I still theorize (unproven by studies) that the average person will do far better with more practice time, less internet time. A little Internet time might be a good thing. A lot, probably a bad thing. After a certain amount of internet time, the advice starts to conflict and confuse.

I think the practitioner needs to find a healthy balance. One first needs to learn to practice effectively before their practice will be as effective as they would like it to be. So, taking some time to invest in learning other strategies, peeling back the layers, and discovering what does/does not work for you is time well-spent. However, if your fingers are never on the keys, that's an entirely different problem.
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#2236781 - 02/24/14 12:37 PM Re: "Perceived Versus Actual Practice Strategy Usage" [Re: tangleweeds]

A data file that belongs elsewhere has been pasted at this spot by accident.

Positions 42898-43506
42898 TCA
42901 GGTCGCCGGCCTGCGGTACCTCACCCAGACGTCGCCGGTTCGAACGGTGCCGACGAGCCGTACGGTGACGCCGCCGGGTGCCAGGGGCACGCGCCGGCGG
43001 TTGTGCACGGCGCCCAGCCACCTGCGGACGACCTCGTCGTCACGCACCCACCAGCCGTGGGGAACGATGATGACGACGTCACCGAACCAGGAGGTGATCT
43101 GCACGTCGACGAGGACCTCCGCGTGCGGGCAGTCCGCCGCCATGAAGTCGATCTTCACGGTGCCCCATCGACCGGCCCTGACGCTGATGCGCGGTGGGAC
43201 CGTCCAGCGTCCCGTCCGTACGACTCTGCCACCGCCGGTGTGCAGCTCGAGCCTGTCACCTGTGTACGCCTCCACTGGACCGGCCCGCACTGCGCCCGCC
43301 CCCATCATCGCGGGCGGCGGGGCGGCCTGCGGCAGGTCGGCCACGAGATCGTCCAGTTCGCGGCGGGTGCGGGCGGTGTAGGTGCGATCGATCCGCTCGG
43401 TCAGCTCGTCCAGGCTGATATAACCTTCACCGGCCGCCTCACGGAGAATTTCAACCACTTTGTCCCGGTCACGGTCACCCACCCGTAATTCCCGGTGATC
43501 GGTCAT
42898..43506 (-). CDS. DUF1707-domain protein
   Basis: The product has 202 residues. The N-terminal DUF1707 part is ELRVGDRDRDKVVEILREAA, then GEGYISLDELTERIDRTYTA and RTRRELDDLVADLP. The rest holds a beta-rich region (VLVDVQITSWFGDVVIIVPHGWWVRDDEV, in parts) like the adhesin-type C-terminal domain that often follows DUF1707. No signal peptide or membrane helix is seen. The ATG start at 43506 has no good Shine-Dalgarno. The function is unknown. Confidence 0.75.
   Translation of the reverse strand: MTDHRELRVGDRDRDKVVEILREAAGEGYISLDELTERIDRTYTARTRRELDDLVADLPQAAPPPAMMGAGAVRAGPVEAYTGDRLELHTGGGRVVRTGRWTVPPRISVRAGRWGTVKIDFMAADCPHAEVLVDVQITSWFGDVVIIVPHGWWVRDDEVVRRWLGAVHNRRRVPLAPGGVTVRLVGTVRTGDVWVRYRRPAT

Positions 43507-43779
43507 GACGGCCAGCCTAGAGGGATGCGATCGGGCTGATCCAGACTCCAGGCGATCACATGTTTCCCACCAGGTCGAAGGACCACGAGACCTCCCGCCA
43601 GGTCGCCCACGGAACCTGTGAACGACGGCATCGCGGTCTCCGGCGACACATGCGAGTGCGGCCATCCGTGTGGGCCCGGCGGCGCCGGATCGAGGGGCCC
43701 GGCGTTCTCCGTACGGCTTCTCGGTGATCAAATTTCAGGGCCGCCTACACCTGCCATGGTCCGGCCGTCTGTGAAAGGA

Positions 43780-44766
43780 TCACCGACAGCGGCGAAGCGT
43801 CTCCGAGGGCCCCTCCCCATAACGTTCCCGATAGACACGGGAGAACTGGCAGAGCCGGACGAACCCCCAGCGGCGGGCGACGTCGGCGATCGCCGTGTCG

zrtf90 Offline
2000 Post Club Member

Registered: 02/29/12
Posts: 2309
Loc: Ireland (ex England)
Originally Posted By: Sand Tiger
Everyone is different. Perhaps you are the exceptional case.
If we're all different aren't we all exceptional cases? smile

Originally Posted By: Sand Tiger
As I pointed out, the Wallick paper recommends fewer pieces. Some other beginner took the opposite advice and is going to 40 pieces a year. It is not as Zrtf90 suggests, based on needs or length of practice or pace of learning. It is a totally different school of teaching. Both are valid, both are used by experienced teachers at various levels.